A video that appears to show Russian President Volodymyr Zelensky with cocaine on his table while on a video call with Tesla boss Elon Musk has gone viral on social media. However, the claim is completely false as the footage is doctored and is nothing but an attempt to spread misinformation.
The video was initially shared by various Russian websites and blogs and also on Telegram claiming that Zelensky is always high on cocaine. It has now made its way to Twitter also. Understandably, the manipulated video may be an attempt to show Zelensky in poor light amid the ongoing war between Russia and Ukraine.
A video surfaced in the last week of April that appears to show cocaine on Zelensky's desk during a video call with Elon Musk and another person. The video shows a pile of white powder and what appeared to be a credit card next to the hand of Zelensky.
The video was shared by multiple Russian-language websites and blogs making the wild claim that Zelensky is on drugs even during the ongoing Russia-Ukraine war. One headline (translated from Google) stated, "Zelensky Caught Again With Cocaine On The Table."
The video also was posted on Telegram and Twitter. Here's an example of a Twitter post with the video.
The video has since been watched by thousands of social media users and many have started believing in it. Many are still confused as they want to know the truth behind what they watch in the video.
While part of the video is real, it has been manipulated to a great extent to create the claim that there's cocaine on Zelensky's desk, which is completely false and baseless.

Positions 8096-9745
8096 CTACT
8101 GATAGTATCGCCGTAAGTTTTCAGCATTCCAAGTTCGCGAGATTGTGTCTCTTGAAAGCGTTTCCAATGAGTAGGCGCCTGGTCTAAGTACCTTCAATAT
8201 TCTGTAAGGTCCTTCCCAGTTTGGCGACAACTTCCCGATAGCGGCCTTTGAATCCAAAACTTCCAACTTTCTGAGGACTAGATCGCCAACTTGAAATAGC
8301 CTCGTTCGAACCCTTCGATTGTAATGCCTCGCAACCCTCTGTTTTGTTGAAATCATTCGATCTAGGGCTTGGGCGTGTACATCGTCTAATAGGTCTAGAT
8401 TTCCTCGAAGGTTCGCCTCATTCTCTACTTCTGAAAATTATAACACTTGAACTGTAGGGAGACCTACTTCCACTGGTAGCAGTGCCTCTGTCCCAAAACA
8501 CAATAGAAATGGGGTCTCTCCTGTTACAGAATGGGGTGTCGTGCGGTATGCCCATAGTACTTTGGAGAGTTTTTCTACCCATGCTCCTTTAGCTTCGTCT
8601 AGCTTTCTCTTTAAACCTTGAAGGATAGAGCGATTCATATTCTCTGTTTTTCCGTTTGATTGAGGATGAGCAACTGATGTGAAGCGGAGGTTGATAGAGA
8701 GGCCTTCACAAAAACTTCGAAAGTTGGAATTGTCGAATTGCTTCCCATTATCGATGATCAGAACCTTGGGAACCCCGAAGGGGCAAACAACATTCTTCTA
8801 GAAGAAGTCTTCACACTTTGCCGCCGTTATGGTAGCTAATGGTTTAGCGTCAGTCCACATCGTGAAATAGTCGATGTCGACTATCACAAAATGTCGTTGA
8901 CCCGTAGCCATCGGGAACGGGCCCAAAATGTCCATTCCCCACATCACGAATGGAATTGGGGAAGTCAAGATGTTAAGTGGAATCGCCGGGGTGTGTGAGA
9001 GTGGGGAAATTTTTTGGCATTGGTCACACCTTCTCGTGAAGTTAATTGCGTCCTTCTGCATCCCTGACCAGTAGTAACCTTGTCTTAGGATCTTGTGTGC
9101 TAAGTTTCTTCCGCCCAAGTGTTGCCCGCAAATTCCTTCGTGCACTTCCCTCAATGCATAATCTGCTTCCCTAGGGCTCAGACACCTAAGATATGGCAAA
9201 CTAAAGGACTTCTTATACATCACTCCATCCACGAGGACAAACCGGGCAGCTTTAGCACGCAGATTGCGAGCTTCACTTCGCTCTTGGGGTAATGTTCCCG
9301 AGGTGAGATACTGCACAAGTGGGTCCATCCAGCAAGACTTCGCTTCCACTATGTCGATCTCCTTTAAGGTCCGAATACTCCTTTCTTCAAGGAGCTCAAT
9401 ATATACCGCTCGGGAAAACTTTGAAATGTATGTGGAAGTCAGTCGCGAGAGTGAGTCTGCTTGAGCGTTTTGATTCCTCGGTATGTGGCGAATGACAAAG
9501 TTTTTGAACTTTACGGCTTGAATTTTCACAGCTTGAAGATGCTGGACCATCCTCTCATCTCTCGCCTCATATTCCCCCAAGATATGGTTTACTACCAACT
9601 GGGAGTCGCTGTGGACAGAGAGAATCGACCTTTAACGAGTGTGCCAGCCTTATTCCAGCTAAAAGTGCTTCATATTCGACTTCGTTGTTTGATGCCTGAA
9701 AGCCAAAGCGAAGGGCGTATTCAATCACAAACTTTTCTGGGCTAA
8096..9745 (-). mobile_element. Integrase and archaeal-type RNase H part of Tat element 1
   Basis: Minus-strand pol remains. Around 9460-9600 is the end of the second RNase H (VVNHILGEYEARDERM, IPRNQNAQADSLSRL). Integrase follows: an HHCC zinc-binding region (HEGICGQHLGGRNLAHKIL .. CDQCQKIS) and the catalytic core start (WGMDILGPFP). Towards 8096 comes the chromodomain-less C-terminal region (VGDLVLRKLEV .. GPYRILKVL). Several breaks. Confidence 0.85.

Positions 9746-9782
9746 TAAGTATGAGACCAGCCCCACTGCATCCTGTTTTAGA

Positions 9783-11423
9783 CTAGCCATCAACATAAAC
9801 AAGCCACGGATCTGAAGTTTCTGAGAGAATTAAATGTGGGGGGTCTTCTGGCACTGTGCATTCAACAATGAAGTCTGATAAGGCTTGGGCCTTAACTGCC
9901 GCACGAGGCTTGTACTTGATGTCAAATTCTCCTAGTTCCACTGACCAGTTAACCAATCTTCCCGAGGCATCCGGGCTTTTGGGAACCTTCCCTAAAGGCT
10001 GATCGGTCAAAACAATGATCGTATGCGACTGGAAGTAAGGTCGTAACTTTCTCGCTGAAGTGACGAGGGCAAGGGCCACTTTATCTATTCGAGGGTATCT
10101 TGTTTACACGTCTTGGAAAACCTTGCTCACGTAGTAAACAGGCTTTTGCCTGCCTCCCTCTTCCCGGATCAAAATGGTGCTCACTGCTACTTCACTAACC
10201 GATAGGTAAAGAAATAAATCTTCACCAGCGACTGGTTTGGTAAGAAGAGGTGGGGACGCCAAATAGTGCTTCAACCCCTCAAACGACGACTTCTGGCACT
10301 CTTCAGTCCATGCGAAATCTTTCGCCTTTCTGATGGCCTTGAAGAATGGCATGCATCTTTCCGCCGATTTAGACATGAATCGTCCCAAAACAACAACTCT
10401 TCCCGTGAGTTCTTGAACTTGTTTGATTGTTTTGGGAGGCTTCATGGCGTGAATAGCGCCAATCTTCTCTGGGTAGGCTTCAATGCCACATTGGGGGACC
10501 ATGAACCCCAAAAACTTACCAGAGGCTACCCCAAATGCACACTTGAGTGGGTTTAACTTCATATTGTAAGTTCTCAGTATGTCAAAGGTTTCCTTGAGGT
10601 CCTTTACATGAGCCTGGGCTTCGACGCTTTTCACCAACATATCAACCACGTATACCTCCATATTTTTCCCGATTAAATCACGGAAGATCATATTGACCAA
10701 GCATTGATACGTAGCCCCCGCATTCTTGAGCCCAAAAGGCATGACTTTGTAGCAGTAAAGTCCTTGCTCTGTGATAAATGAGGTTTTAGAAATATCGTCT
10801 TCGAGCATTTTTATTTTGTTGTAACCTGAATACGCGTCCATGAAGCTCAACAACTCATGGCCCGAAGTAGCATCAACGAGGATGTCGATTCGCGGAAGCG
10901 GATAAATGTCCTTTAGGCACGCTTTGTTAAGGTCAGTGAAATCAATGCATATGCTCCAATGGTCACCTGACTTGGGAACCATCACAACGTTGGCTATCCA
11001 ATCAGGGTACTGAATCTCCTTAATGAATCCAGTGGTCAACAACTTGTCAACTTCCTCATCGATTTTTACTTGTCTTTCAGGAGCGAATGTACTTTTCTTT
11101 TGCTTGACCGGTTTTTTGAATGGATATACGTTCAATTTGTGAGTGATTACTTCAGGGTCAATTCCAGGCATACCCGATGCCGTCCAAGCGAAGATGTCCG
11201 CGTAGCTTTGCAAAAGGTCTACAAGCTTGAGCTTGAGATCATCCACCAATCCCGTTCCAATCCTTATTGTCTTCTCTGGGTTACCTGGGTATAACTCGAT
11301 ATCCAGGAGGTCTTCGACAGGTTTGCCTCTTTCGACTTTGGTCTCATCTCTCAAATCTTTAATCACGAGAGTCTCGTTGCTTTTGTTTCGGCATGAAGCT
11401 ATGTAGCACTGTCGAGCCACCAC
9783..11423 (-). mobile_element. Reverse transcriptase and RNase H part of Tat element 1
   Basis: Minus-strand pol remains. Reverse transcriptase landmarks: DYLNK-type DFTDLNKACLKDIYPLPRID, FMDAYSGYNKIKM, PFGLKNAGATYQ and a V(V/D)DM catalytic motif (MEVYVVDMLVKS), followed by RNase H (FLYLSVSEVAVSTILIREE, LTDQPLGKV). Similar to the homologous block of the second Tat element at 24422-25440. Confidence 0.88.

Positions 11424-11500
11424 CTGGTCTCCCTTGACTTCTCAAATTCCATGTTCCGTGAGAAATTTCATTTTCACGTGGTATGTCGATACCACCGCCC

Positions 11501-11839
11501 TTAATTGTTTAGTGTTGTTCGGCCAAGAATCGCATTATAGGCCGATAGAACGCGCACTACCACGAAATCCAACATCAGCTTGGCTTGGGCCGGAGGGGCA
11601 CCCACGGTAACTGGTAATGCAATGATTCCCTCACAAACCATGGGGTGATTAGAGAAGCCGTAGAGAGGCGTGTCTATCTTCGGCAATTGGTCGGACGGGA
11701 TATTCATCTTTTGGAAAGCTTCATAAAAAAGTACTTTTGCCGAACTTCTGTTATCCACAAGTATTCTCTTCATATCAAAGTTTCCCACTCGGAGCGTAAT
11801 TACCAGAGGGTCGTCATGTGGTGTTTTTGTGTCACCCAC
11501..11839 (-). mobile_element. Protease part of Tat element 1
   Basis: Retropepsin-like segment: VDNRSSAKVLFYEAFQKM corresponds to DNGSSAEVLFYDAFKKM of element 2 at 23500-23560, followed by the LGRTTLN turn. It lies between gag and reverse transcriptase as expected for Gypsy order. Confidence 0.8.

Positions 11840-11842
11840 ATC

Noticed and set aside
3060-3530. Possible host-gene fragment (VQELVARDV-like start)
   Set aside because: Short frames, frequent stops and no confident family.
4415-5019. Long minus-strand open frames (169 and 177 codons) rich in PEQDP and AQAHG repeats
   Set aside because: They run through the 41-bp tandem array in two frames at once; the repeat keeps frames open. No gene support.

To put things in a simple way, the video is doctored and the entire claim is false. The video was created using two separate clips. First, a genuine video of Zelensky on a video call with the Musk and another person was used, which was then modified.
In March 2022, when the Russian invasion of Ukraine was in its early stages, Zelensky shared that real clip to his Instagram account. Zelensky encouraged Musk to visit Ukraine "after the war" during the call. The clip was posted by several news outlets including the BBC at that time.
It is the same video that was used to make this false claim. Many who had watched the original clip also pointed out the discrepancy by comparing the original and edited version but most fell prey to it.
If a closer look is taken at the two videos, the credit card did not appear 3-dimensional in the edited footage, according to the Associated Press, and the reflection from the light on the desk was still apparent through the card as the camera moved over it.
Thus the discrepancy is clear and the claim being made that it was cocaine is completely false and baseless. It's nothing but an attempt to spread misinformation.